Today was a bit of a mixed bag. I was disappointed that my idea for the linear actuators to help me lower the hood onto the chassis didn’t work out, but was also a bit glad that I didn’t have to try and get all four of those actuators working in unison.
Essentially I needed a long throw on the actuators (18″) so that they would catch the hood before it touched the frame, but that length plus the motors made the actuator too long to fit vertically under the hood. I was going to have ground clearance issues with the bottom of the actuators.
So I decided to think about different ways that I might be able to use some of the actuator which were not sitting there unused. Then I remembered the clay pigeon shooters that I wanted to come to life. That inspiration got me started working on those doors to figure out a way for the actuators to push and pull them open and closed.
I figured I could mount the actuator right on top of the 30 cal speaker enclosure. I just need to make sure that the front of the actuator doesn’t sit much further in front of the speaker enclosure or it will hit the hood when it’s being lowered into place.
But before I hook up any actuators I need to get the doors fabricated, connected and pivoting. To start I needed to cut out the door opening to see what I was working with.
What I realized later after looking at some photos of the actual car I didn’t cut out enough for the opening. So I’ll have to make some adjustments. As you can see from the reference photo below, the area behind the handle is open and used as a vent.
I left a bit of a ledge around the opening just so that you din’t see light coming out from around the gap of the door. I’ll likely keep it that way because it makes the side look more “put together”.
Another thing I noticed from some screen captures is that they reinforced the back of the door with some steel. Most likely because they were opening up the doors when the car was moving which would put a lot of stress on these fiberglass doors. Stick your arm out of the window of your car when moving and you’ll see what I mean 🙂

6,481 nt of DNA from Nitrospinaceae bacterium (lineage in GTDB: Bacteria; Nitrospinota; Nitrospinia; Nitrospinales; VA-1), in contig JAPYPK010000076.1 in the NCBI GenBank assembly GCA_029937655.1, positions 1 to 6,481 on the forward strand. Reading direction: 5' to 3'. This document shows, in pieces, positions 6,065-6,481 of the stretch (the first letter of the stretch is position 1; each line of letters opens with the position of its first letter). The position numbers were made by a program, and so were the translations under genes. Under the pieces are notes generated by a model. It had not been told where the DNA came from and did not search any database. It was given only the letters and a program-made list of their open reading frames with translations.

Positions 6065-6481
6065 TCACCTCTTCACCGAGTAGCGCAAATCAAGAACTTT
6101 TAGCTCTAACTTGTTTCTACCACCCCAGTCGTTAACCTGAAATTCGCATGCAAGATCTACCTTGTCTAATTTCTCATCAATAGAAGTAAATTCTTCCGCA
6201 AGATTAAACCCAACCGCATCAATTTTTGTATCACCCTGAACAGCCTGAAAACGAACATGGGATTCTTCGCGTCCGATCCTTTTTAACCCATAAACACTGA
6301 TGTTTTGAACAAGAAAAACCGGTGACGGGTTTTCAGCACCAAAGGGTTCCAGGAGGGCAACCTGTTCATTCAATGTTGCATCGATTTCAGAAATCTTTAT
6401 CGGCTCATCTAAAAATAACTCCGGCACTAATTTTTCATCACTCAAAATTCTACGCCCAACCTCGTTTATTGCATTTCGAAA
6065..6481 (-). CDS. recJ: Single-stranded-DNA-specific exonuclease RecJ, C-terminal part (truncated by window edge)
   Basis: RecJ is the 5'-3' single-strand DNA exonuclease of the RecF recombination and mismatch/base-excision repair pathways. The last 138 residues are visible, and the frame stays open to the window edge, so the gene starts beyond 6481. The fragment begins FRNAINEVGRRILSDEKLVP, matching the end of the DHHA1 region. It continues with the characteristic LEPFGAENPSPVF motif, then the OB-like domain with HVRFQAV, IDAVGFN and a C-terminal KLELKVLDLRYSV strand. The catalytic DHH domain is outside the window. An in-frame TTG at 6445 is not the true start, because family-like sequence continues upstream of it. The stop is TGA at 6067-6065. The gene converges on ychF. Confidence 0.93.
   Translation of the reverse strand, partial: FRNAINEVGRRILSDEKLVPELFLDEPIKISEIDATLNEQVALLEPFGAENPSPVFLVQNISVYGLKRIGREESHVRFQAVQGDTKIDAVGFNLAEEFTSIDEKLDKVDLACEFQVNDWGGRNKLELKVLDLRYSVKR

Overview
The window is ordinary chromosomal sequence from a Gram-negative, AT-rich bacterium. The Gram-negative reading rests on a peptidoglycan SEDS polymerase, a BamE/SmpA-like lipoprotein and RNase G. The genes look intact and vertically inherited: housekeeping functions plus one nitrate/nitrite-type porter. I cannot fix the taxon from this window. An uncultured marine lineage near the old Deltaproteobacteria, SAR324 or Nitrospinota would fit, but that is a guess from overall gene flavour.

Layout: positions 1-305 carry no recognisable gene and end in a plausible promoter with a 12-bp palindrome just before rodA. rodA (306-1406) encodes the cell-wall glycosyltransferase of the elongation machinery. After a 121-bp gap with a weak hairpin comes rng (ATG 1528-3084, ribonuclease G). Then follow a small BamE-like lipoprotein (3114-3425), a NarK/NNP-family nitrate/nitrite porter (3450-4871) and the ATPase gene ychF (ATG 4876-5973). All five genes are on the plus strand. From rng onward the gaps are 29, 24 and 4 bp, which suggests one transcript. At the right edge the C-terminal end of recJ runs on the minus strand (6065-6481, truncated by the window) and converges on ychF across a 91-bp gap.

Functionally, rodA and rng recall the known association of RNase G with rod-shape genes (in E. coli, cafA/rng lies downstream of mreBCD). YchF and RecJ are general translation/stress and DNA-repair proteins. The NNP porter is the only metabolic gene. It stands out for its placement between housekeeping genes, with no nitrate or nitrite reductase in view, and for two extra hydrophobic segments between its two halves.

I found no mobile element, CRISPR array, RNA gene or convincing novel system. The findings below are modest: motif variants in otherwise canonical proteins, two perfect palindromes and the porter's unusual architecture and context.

These doors also have more quirks that you’ll find on the actual movie cars. Some of the cars in the films had the little details on the bottom of the door and others had them at the top. Here’s a screen capture of one of the cars that had the details at the top.
I’ve chosen to have my details at the bottom of the doors as seen in these behind-the-scene photos that someone at WB sent me 🙂
But there’s work to be done. There was only one mold used for the doors so that means that one of the doors was upside down for the details. The square and oval indents needed to be cut out and moved down to the bottom.
After the section was cut out I moved it down the alignment lines and traced the same shape at the bottom of the door so that I would have the perfect size piece to replace the cut-out section at the top.
I wrapped up some wood in tinfoil so that the fiberglass resin wouldn’t stick to the wood and then laid the pieces face down in their proper locations. Then it was just a matter of applying some resin and fiberglass matt to the back of the door.
Now I’ll just have to do a little body filler work and sanding and it will be ready to rock.
Next step for these doors is to find a piece of pipe that’s the right size and scale to be the rear hinge piece that the door pivots on. I believe that means another trip to the hardware store tomorrow with some reference photos to see what I can find.